5. Conclusions

The current study indicates that most female students have negative mood due to the influence of the menstrual cycle and that their negative mood is related to dietary behavior. Our results suggest that negative mood may be associated with diet and specific food in university postpubescent females.

Supplementary Materials

The following are available online at, Table S1: Menstrual Distress Questionnaire, Table S2: Food Frequency Questionnaire.

Author Contributions

Conceptualization, C.L. and S.M.; methodology, Y.D.; formal analysis, C.X. and F.L.; investigation, Y.L.; resources, L.L.; data curation, Y.L.; writing—original draft preparation, Y.L.; writing—review and editing, L.B., S.M. and K.S.; supervision, C.L., please turn to the CRediT taxonomy for the term explanation. Authorship must be limited to those who have contributed substantially to the work reported. All authors have read and agreed to the published version of the manuscript.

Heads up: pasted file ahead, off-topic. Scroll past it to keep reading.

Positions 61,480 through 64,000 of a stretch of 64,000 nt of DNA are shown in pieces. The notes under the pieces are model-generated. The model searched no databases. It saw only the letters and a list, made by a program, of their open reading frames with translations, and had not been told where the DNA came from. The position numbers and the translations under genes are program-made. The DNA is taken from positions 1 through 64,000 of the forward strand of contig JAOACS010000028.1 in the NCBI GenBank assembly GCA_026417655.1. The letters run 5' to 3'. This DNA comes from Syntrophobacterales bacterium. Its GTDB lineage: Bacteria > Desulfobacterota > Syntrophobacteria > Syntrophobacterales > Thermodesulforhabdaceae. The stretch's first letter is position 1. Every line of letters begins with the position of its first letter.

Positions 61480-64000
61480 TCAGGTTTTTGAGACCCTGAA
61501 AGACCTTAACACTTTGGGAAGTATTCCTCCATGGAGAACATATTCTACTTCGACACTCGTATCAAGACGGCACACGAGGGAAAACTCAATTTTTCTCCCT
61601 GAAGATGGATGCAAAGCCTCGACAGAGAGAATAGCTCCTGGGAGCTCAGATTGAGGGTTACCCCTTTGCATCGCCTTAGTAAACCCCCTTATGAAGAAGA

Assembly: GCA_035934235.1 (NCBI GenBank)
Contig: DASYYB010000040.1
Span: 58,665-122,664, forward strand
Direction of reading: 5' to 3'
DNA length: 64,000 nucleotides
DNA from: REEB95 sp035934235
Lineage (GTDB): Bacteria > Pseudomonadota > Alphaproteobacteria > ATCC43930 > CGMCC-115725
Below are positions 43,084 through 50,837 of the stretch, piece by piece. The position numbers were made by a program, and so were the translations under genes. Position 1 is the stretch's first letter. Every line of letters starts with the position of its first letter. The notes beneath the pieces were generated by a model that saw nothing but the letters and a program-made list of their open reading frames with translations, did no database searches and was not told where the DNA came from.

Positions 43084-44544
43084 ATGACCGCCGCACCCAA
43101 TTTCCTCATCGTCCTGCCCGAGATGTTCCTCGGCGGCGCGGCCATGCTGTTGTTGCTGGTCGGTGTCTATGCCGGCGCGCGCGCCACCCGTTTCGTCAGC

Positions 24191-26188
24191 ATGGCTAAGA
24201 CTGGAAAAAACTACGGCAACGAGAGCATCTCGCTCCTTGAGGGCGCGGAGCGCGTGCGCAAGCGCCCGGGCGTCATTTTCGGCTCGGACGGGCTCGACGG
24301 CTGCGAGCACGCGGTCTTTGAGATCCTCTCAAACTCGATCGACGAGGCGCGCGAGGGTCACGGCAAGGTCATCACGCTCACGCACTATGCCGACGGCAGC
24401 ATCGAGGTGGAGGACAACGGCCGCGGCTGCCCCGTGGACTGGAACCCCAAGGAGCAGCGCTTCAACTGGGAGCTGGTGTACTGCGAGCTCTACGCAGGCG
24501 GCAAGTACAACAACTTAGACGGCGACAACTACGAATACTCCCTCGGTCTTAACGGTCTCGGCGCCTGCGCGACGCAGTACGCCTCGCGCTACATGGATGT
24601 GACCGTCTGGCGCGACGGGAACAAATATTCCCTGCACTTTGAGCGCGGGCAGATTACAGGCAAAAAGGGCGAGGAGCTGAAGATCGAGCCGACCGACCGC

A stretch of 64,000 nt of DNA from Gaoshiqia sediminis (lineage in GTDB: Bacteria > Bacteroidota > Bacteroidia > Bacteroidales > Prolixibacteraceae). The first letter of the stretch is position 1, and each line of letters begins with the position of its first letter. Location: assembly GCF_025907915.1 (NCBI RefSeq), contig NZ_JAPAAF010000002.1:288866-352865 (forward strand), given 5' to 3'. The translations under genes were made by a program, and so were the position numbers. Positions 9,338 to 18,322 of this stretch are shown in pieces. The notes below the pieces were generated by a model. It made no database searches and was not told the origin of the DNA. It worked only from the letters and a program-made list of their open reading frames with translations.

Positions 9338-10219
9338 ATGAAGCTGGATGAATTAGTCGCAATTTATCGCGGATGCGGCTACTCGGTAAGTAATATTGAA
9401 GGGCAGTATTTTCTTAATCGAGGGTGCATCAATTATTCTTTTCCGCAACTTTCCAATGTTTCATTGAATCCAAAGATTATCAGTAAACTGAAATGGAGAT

This research received no external funding.

Conflicts of Interest

The authors declare no conflict of interest.


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Table 1. Mean scores of the negative affect scale for the menstrual, intermenstrual, and premenstrual phases and the differences among the three phases.
Table 1. Mean scores of the negative affect scale for the menstrual, intermenstrual, and premenstrual phases and the differences among the three phases.
PhaseMean Scorep
Menstrual4.47 ± 6.70<0.0001 (1 vs. 2)
Intermenstrual3.21 ± 5.60>0.05 (2 vs. 3)
Premenstrual3.28 ± 5.42<0.0001 (3 vs. 1)
Table 2. Dietary intake frequencies of the low-score and high-score groups during each menstrual phase (mean ± standard deviation).
Table 2. Dietary intake frequencies of the low-score and high-score groups during each menstrual phase (mean ± standard deviation).